Bryan Zmijewski 30:54
people like repetition, they enjoy repetition. And they enjoy building on top of whatever that repetition is to make something uniquely theirs, whether it's they've got a certain way they fidget it or creatively can talk to someone else. And the reason for that is because we enjoy having common bond with people in a way that we can both understand. But we also like to put some of our uniqueness onto things. And so things that are simple and pleasurable like that, there can be a simple shared bond that allows groups of people to kind of have fun together or even relate to each other talk to each other. A fascinating part about the toy industry. And this is this one's pretty important, I think for businesses that are trying to figure out like, how do they get feedback from people. And this is a unique story. But but but it helps you understand that maybe it's not as difficult as you might think. So when we would create a new toy, we would invite kids to test these toys. And so we want to get their feedback, because we're trying to figure out, how is this fun? It? What were the problems? What do they think of it? What are they trying to do with it, you could probably think of it as like a focus group, but it did have utility and people, we would struggle to get maybe 50% of people showing up oftentimes, like 30%. And it was really just not fun, because you're trying to sit there and trying to learn but then people can't show up or whatever. So strangely enough, when we started charging people to show up 90% plus of people started showing up to give us feedback. And I tell this story. Because most people are like, I don't know how to get feedback from my customers like, it's this mystery. And here we are charging people to come give us feedback on these toys that we're working on it and had a better performance than just trying to get people because we thought toys would be fun. Kids would want to come in. But when you charge you want to switch from was the kid maybe this would be fun for my kid to now I'm a parent and responsible for making sure my kid has an educational growth opportunity to test the toy. And parents then by paying for it had a more invested sort of like mindset going into it, then they're more willing to show up. So what I learned in this process, and what I think businesses and individuals can think about is if people are willing to pay to give you feedback, there's a way to get it. Right. There's a way for you to find pathways to your customers to be able to have conversations about the things you're making and the things that you're producing in a way that maybe is unsurprising to you but you have to be somewhat creative in that process. And willing to, to figure it out. fascinating the way psychology works when when trying to figure out how people buy your products and use your products and give you feedback on products.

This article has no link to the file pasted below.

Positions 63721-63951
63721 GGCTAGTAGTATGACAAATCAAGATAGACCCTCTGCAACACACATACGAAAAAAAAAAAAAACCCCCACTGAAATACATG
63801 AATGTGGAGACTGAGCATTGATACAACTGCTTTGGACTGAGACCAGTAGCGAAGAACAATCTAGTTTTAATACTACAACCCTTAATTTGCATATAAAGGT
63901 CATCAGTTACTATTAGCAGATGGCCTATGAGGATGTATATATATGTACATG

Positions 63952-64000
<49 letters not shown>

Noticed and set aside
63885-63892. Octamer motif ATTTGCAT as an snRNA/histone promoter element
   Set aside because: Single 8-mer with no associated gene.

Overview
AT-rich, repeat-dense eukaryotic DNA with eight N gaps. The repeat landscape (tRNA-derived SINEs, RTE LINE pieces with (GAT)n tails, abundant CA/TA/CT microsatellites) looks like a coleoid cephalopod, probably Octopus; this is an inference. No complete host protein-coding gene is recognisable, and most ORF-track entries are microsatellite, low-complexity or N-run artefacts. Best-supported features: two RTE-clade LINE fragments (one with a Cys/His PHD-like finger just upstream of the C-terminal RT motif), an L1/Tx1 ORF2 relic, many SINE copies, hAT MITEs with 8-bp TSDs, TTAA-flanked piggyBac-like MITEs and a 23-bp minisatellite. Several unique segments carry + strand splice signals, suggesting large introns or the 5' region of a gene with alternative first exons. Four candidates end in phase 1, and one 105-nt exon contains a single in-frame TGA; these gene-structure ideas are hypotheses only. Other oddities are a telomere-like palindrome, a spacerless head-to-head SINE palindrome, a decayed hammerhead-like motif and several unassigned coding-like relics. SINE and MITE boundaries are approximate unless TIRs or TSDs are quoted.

Taylor Shanklin 33:39
Yeah, it absolutely is. I love that I think about that often in the realm of branding and how to, you know, like, get people's attention. And we're like really hitting at a deep psychological level. So it's really interesting to be able to talk to you, because that's something on my mind a lot to and you're taking it into the actual like building of products and very cool. Well, let's finish up with one question for you, Brian.
Bryan Zmijewski 34:06
Oh, that sounds ominous.
Taylor Shanklin 34:08
Yeah, no, I really, we really tee it up here. You know, just like, if you weren't nervous during this whole conversation, you'll be nervous now. No, I'm kidding. What's the best compliment you've ever gotten?
Bryan Zmijewski 34:21